Trad Climbing Gear > Slings

This 'Climbing Slings' article is part of the e-book - Trad Climbing Basics.

VDiff learn to trad climb free e-book ebook

Climbing slings are strongly-sewn loops of nylon or dyneema tape. They're available in a range of lengths – your typical trad rack will have 60cm, 120cm and maybe a 240cm length sling on it, but bigger and smaller ones are also available. The length is given as the end to end distance, so the actual length of fabric will be double this.

Slings are incredibly versatile, light, strong and cheap. You'll find them useful on almost every trad route.

The most common uses of slings are to extend or equalize gear, either on lead or at the belay, but they can also be used as protection by themselves.

How to use climbing slings

Placing Climbing Slings - The Basics

The most common features to 'sling' are blocks and flakes. Simply put the sling over the feature and clip it to the rope with a carabiner. If your sling is big enough, you can tie it as a clovehitch around the feature. This reduces the chance of it being lifted off as you climb.

How to use climbing slings
How to use climbing slings

After placing the sling, give it a gentle pull in the direction of loading and wiggle it around to simulate how it may be pulled in a fall or by movements in your rope as you climb above.

Placing Slings - Threads

Slings can be threaded through a hole or behind a feature. Simply poke the sling through the hole, pull it until both ends are even, then clip a quickdraw to it.

Climbing sling threaded through hole in rock


Placing Slings - Trees

You can use slings as protection around trees. This is more commonly done at the belay, though many 'classic' British routes have mid-pitch trees.

Simply pass one end of the sling around the tree and clip both ends together with a carabiner.

There will be less force on the tree if you attach your sling around the base of the trunk. This is especially important with weak or small trees.

Rock climbing sling clipped around a tree

Although not ideal, you can girth hitch trees as shown.

girth hitch climbing slings

Make sure to adjust the girth hitch so it doesn’t bend across the sling, as this puts more force on it.

girth hitch climbing slings

If you have a longer sling, it is much better to tie it off with an overhand knot.

This is stronger and more redundant than a girth hitch.

tie sling around tree

Placing Slings - Blocks and Flakes

A sling around a large block or flake can be a great piece of gear – if it’s solid. Inspect the rock and ask yourself how the feature is attached.

Sling flakes as low down as you can to reduce leverage and be careful of fracture lines which indicate the feature is detached.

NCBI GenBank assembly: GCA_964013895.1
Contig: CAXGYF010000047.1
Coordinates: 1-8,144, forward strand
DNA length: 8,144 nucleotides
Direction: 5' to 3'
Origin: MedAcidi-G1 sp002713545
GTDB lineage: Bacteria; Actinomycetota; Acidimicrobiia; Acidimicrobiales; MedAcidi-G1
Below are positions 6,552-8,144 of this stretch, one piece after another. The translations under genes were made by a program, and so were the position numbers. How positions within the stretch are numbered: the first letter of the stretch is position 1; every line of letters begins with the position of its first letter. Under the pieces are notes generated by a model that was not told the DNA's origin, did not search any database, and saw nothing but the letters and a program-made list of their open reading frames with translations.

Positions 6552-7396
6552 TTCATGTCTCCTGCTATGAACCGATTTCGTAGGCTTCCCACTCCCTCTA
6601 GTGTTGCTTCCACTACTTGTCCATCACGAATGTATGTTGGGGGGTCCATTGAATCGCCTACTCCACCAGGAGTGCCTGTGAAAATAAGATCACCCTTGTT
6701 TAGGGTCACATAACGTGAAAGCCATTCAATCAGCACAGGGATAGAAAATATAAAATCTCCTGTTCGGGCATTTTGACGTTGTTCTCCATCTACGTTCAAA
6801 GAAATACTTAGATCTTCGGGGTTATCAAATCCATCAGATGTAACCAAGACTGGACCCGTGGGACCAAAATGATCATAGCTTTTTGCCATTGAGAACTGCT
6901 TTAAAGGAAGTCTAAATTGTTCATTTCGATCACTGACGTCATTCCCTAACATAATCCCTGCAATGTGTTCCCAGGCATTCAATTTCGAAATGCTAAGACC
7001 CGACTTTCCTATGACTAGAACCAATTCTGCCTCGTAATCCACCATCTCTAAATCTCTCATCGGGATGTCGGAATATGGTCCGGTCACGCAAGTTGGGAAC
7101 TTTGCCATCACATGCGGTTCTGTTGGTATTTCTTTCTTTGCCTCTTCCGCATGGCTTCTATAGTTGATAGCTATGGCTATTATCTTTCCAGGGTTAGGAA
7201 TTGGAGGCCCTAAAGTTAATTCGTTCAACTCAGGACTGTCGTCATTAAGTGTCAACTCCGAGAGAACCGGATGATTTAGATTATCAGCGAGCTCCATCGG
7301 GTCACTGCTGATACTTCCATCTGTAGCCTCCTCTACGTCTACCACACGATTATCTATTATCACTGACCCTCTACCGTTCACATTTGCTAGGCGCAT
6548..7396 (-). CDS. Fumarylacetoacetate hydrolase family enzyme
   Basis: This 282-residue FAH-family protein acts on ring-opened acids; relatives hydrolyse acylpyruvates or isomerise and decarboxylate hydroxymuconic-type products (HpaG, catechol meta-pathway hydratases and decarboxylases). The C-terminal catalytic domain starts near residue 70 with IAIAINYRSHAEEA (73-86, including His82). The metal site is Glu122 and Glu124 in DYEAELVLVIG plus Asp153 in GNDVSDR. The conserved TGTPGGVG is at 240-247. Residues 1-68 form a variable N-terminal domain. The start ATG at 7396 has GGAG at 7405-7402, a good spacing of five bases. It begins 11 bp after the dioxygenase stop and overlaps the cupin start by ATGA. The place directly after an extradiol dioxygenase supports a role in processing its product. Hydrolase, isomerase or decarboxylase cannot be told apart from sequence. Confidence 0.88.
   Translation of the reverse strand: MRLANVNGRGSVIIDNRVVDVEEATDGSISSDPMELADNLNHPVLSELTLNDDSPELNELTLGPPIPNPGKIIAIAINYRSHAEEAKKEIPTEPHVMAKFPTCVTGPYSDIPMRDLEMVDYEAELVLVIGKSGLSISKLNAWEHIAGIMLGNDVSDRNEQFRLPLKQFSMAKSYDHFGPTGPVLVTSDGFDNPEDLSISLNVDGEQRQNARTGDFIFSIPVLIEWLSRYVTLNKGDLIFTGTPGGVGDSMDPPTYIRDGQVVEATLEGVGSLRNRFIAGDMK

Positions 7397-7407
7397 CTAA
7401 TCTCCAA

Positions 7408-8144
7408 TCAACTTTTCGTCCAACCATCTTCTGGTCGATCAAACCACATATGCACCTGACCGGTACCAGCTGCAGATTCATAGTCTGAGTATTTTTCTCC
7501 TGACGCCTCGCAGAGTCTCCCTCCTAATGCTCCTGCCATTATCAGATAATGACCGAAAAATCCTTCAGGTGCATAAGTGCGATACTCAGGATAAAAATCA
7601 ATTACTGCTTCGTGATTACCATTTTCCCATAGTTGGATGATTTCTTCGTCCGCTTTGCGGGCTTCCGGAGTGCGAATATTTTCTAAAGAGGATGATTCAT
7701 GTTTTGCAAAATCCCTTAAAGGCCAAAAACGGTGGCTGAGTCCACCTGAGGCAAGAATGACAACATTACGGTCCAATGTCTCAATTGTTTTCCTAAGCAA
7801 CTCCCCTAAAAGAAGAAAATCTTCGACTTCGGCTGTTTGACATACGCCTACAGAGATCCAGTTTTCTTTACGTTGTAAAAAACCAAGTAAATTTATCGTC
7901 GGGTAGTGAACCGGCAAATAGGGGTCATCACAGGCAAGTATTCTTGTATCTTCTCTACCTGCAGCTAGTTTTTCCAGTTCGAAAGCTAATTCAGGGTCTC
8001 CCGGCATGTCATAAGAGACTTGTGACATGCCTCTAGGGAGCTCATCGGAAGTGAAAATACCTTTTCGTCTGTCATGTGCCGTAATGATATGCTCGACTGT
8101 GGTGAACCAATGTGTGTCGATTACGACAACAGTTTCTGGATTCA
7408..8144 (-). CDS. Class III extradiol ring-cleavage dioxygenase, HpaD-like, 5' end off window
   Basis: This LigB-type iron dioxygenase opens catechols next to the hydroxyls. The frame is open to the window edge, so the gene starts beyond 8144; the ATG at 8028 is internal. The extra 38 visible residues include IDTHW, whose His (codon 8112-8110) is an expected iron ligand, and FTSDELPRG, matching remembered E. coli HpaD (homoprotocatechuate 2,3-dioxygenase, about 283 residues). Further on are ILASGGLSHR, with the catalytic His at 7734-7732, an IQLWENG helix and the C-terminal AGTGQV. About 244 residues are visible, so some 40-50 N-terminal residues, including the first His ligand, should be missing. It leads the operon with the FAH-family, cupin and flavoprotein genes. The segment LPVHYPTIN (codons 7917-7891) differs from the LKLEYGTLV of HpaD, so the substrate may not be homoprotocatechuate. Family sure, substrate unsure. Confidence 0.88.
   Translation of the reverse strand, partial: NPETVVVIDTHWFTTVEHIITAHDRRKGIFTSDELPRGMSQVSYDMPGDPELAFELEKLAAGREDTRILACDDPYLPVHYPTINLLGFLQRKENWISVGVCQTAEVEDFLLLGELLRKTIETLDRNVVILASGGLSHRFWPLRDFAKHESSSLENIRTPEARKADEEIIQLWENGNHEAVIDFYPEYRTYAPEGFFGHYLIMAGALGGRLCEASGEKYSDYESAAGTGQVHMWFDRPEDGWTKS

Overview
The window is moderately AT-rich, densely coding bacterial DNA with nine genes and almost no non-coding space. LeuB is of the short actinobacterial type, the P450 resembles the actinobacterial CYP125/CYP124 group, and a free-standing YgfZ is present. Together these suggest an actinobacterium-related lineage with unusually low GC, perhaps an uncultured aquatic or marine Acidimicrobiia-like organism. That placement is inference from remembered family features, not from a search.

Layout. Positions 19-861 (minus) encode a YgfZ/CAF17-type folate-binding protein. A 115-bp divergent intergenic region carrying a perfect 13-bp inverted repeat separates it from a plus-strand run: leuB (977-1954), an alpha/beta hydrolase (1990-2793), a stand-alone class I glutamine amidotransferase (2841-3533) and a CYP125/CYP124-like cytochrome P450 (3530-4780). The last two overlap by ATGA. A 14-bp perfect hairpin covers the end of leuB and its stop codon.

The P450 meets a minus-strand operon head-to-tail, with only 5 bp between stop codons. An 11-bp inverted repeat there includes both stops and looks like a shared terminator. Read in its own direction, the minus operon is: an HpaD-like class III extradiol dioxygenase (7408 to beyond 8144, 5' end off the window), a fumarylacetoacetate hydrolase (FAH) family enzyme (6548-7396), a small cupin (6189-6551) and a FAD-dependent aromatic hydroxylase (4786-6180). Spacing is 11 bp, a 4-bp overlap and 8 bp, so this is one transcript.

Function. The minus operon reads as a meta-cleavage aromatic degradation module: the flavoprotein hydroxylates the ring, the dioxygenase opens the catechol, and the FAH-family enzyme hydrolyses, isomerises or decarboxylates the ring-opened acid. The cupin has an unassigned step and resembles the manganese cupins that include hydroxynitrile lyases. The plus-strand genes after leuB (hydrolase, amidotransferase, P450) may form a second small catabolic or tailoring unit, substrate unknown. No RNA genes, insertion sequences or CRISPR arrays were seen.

Slings can lift off once you climb above, especially if it's windy or if your rope is pulling on it. To help prevent this, you can wedge them in place with another piece of gear as shown.

Alternatively, weight the sling down by hanging something heavy from it, such as a large hex.

Rock climbing sling and nut

Placing Slings - Boulders

It is common to sling boulders as part of a belay. When choosing a boulder, consider the:
- Size
- Shape of its base
- Shape of the socket it rests in or the angle of slope it is on
- Ratio of its height to width

The most stable boulders are large, wide, flat-bottomed and are wedged in place by the ground they sit on. If a boulder rests on debris, is on a sloping ledge, or has a rounded base, it may not be stable.

Placing Slings - Chockstones

A chockstone is a rock which has become wedged in a crack. They are more commonly found in wider cracks and chimneys and can provide great protection when nothing else exists.

Assess how the chockstone is wedged in place and be careful of large ones which could roll out onto you.

Sling chockstones with a girth hitch on one side. If you sling the middle, the force of a fall could lever it out of the crack.

girth hitch climbing sling

Joining Slings Together

If you don't have one sling long enough to fit around a tree, you can join two together. Do this by using a strop bend – this is basically a neat version of a girth hitch.

Remember that tying any knot in a sling, including a strop bend or a clove hitch, reduces the strength of the sling by up to 50%.

Climbing sling tied in a strop bend similar to girth hitch

Climbing Slings - The V-Angle

When placing a sling around a tree or rock feature, it's important to keep the V-angle less than 60 degrees. A greater V-angle could cause your carabiner to cross-load in a fall.

Climbing sling V-angles


How To Rack Climbing Slings

60cm slings are best racked either as extendable quickdraws or fit neatly over one shoulder. You can pull one off whenever you need it, but don't wear too many or they'll tangle together.

Wear rock climbing slings over shoulder
How to wear rock climbing slings over your shoulder

120cm slings can also be worn over the shoulder, with a carabiner clipping the two ends together. Instead of pulling them off over your head, simply unclip the carabiner and pull.

Either length can also be twisted to be racked onto your harness with a carabiner.

For a 60cm sling, hold it on one finger of each hand, and twist one end round a few times. Fold the sling in half and you'll find the strands twist together neatly. Just clip a carabiner through the two ends to rack it.

The same can be done with a longer sling, just double it up first for a 120cm, or double it twice for a 240cm.

Twist climbing sling and rack onto harness

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